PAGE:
On the Subject Of Race, Words Get in the Way
Sunday, January 20, 2008
When the scholar Cornell West talks about politics and popular culture, he flows seamlessly from Aretha Franklin to French philosopher Michel Foucault. With a cadence that is one part Baptist preacher and one part rapper, West never seems to grapple for the right turn of phrase. But at a recent appearance in New York, when the subject turned to race relations and our ability to speak honestly on the topic, words failed him.
We don't have the vocabulary to describe the complicated ways in which race plays out in the culture, West said.
Over the last few weeks of the presidential campaign, that yawning gap in our language skills has been on dazzling display. We've watched as those whose words have been vilified, parsed, misunderstood -- or perhaps understood all too well -- have scuffled to explain what they really meant or what they were trying to say before everything turned so ugly.
The most recent bickering began over Hillary Clinton's remarks suggesting the successes of the civil rights movement led by Martin Luther King Jr. were due in large part to bureaucratic bullying and cajoling by President Lyndon Johnson. Civil rights veterans and pundits accused her of insulting King's legacy. She blamed Barack Obama for misconstruing her remarks. He said he didn't. Finally, at the recent Las Vegas debate, the two agreed an argument about race was doing neither of them any good and found other things to fight about.
The King comments caused the main conflagration, but there have been a host of smaller fires started by the candidates' supporters, independent observers and professional troublemakers.
Andrew Cuomo made the mistake of using "shuck and jive" to describe how candidates dodge questions from the press. He was accused of referring to Obama in racist language. Cuomo has argued that he was talking in general terms and not about any specific candidate -- but perhaps "bob and weave" would have been a better phrase.
There's little room for inappropriate word choices when the specter of race is in the room. And yet, choosing poorly is virtually unavoidable. Words are constantly misinterpreted or taken out of context. Their meanings and impact shift depending on the speaker and the listener.
Before you even open your mouth to talk about race, where's your moral authority? Present your evidence of oppression, your battle scars, your r¿sum¿ of good works or your PhD. We want those who address race to speak from a certain high moral ground, not the swamp. Recent remarks from Robert Johnson, the founder of BET, were antagonizing, in part, because of the messenger. In Johnson's introduction of Clinton in South Carolina, he made an oblique reference to Obama's admitted drug use as a young man. (A reference that Johnson later denied.) And then he went further and compared Obama to Sidney Poitier's portrayal of the reserved Dr. John Wade Prentice in "Guess Who's Coming to Dinner." Johnson, who is African American, used the comparison to highlight what he saw as Obama's avoidance of any discussion of race, of his essentially shirking his responsibilities as a black man.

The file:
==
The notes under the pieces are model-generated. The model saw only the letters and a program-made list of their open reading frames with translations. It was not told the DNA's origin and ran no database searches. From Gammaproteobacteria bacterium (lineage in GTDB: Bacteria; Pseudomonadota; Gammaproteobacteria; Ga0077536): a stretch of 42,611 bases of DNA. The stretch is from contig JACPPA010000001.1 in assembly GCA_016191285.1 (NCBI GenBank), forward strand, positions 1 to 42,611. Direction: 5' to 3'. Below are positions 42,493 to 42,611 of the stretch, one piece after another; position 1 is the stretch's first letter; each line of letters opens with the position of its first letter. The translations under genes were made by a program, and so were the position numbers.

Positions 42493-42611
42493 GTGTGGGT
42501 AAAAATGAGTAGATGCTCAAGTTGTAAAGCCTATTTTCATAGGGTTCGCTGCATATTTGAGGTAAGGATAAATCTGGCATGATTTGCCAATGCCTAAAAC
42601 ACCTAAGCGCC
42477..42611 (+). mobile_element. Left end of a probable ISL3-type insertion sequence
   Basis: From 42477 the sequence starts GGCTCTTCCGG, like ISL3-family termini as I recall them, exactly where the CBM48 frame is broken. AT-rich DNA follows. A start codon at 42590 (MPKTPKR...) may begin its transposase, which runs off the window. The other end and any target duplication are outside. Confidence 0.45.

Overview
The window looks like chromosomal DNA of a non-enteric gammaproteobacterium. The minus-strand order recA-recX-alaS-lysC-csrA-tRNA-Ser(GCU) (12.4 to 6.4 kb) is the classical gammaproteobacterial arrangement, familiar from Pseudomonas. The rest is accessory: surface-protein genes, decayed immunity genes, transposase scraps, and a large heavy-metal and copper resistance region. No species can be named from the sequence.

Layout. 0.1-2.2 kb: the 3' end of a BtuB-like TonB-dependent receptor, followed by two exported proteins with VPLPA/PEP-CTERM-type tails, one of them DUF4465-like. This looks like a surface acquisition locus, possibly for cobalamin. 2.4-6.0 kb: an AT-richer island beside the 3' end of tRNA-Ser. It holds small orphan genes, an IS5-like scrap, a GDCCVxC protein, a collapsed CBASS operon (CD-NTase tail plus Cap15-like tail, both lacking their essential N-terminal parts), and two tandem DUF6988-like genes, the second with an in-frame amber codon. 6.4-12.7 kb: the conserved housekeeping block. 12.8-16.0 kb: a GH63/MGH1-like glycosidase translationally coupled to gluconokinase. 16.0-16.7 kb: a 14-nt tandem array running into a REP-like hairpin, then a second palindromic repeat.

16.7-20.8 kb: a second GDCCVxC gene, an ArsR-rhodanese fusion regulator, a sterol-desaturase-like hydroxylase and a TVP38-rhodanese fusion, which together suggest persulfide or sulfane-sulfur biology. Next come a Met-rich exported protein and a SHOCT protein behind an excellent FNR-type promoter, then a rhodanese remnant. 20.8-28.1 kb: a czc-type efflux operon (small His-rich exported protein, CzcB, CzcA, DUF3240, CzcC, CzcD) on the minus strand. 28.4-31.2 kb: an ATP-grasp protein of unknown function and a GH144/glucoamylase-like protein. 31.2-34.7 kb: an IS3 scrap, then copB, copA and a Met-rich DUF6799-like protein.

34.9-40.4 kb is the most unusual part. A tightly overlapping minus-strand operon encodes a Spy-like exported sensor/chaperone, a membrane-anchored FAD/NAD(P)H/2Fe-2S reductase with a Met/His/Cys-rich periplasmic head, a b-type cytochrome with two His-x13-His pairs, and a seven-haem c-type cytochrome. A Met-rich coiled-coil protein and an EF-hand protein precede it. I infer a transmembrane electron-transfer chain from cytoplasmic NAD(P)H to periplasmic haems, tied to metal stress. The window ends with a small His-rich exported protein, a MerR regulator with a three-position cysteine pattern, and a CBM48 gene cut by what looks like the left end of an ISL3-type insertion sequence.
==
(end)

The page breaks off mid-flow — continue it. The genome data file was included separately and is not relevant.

But Johnson became wealthy by building and then selling a network known for a steady stream of rump-shaking and thug videos. How could he have the temerity to judge anyone else's commitment to African American advancement? Before you could even get to the business of digesting his comments, you had to contend with Johnson's lack of moral authority to stand up and preach.
When it comes to race, language isn't a tool for dialogue, it's a minefield. And it makes one wonder: Is it possible to criticize Obama without someone somewhere finding racial overtones? Is it possible to hurl a plain, old-fashioned insult at him without being called a racist? Maybe not, admits West, an Obama supporter.
Former president Bill Clinton attacked Obama, who has described himself as being consistently against the war in Iraq, by saying "this whole thing is the biggest fairy tale I've ever seen." Somehow "fairy tale" was construed as a racially insensitive remark, because it suggested the Obama ascendancy was improbable. What if someone referred to Hillary Clinton's rise, from a middle-class kid to the first real female presidential contender, as a "Cinderella story"? Would that be akin to sexual harassment?
There are certainly linguistic traps when discussing gender. Never refer to a woman as shrill or hysterical. Even if she is being shrill or hysterical. Those words were regularly used to demean and belittle women. You will be given no benefit of the doubt. You will be labeled a patronizing chauvinist pig.
But no other debate is as linguistically lawless as race. The definitions of words don't matter as much as the perception of them or even the sound of them. Let us all recall the story of David Howard, the D.C. mayoral aide who in 1999 lamented his meager budget for constituent services by noting that he'd have to be "niggardly" in funding various projects. He ended up resigning because fellow employees were insulted. "Niggardly," meaning miserly, sounded too much like a racial epithet, even though there was no linguistic connection.
Even attempts at flattery can take a wrong turn. Consider the comments of Sen. Joe Biden, who last year complimented Obama as "articulate and bright and clean and good-looking." Almost before Biden could close his mouth, he was taken to task for his word choices. "Articulate"? How dare he! Didn't he understand that the word carried with it the historical baggage of condescension and no small amount of paternalism?
Biden's use of the word "clean" to describe Obama comes across as odd and awkward. But what would have been the right term to describe the Illinois senator's style, which does not rise to the level of elegance but is several notches above ordinary? "Chic"? God, no. But even a poor word choice has to be better than silence.